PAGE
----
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Father on Sex Offender Registry Escorted Out of Hospital While Trying to Visit Severely Ill Son

"My son has to pay for something I did."

YatesScreenshot via Fox 6Wondering whether the sex offender registry actually works to make kids safer? Consider a case at the Children's Hospital of Wisconsin, where alert staff prevented Stuart Yates, a 49-year-old man on the sex offender registry, from visiting his severely ill son Kahlil, age 9, who was crying and begging him to visit.

As Fox 6 reports:

For the last ten days, Kahlil has been back in Children's Hospital with a severe illness, which included surgery Friday, March 9. Kahlil's wish to see his father was not possible after the hospital booted him from their facility on Tuesday.

"I'm in the room with Kahlil, and next thing I know security guards and a male nurse ask me to step outside the door. Kahlil sat right there in a chair and they told me I have to leave because I'm a registered sex offender," said Yates.

In 1998, Yates pleaded guilty to second degree sexual assault in Brown County. A criminal complaint says the then 29-year-old inappropriately touched a 15-year-old babysitter at the time.

Yates says he took a plea in the case, thinking he would serve six months in prison. Instead, a judge handed down a five-year sentence. Yates must be registered as a sex offender for life.

It's as if the authorities are saying: this man can never change. A person convicted of a sex offense will always be a pariah, unfit for human companionship. Yates told Fox:

"I gave Wisconsin my time. I am not a re-offender. I've been free for 20 years. I've been a good father, I've been a good husband, here it is my son has to pay for something I did," said Yates.

Yates is now suing the hospital to be let back inside. His attorneys call the hospital's move "unnecessary and cruel."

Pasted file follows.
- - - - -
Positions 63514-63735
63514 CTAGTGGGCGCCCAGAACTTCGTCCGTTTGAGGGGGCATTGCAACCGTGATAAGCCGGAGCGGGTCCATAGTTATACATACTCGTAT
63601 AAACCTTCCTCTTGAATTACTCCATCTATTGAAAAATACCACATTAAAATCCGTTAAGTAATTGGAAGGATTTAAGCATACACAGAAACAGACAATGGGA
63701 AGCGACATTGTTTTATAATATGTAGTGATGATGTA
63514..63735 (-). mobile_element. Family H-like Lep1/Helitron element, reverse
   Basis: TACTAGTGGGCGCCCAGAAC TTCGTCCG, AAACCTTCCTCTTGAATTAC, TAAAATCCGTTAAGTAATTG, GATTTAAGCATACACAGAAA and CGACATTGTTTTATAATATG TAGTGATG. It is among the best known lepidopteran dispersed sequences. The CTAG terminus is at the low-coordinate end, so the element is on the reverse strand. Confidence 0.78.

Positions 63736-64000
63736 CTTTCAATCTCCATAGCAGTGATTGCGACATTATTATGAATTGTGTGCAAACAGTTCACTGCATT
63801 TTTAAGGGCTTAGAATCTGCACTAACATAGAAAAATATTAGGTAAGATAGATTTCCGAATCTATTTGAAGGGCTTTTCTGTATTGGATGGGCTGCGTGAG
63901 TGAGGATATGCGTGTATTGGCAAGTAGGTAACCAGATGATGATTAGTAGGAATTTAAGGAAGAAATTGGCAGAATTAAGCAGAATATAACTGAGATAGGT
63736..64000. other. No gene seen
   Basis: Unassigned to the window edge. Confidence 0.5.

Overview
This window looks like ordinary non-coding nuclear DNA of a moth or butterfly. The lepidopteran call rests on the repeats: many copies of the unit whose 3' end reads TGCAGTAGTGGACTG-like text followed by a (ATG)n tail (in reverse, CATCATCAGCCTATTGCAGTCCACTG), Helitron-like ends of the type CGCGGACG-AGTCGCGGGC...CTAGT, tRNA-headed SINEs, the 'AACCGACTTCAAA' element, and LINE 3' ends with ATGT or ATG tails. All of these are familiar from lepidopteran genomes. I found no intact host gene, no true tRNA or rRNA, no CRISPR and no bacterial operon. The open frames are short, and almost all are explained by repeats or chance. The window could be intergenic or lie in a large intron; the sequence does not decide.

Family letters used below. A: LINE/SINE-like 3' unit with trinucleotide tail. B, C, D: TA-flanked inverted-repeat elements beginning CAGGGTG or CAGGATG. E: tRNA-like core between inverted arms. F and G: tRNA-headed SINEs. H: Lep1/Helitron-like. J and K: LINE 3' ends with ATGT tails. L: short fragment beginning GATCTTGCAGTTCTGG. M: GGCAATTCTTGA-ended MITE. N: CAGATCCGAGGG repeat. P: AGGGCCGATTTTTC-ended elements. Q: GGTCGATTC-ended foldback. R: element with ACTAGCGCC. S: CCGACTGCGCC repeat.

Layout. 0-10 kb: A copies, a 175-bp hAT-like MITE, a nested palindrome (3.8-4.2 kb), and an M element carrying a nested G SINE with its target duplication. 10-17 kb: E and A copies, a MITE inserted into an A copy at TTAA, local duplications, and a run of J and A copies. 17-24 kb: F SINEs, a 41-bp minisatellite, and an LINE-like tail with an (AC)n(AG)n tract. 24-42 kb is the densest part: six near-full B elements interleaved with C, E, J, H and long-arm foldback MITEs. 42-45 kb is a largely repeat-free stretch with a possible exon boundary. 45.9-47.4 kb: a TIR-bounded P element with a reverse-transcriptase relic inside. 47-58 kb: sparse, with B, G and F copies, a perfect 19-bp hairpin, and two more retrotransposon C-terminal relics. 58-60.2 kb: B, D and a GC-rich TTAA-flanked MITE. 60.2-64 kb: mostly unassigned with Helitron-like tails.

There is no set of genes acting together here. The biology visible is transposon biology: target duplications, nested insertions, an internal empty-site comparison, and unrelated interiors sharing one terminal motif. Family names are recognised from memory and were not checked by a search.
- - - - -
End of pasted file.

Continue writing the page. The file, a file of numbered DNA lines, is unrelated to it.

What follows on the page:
In the face of a lawsuit, the hospital relented in part, and will permit Yates to visit three times a week, for two hours, under supervision. But the visits must be approved 24 hours in advance, meaning that if the boy wakes up feverish or, God forbid, takes a turn for the worse, his dad will not be able to hurry to his side. This seems cruel and pointless. The boy loves the dad, the dad love his son, and there is no evidence of the father having had any further run-ins with the law, or sexual misdeeds.

Lifetime registration of sex offenders keeps them from being treated like humans, which in turn means their families, including their kids, aren't afforded any humanity. And yet we are always told that such policies are necessary to protect our precious children.

Photo Credit: Screenshot via Fox 6

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  • Longtobefree||

    Yates says he took a plea in the case, thinking he would serve six months in prison. Instead, a judge handed down a five-year sentence. Yates must be registered as a sex offender for life.

    Never take the plea bargain; it shows they are not sure they have a case.
    Especially in a sex crime case, as the registry is in fact, a life sentence.

  • WC46||

    I think the judge who sentenced Brock Turner recognized that placement on the registry is a life sentence. It's civil death in all reality. It's lifetime banishment in all reality. It means he'll never have a decent paying job. He may get lucky, but odds are against it.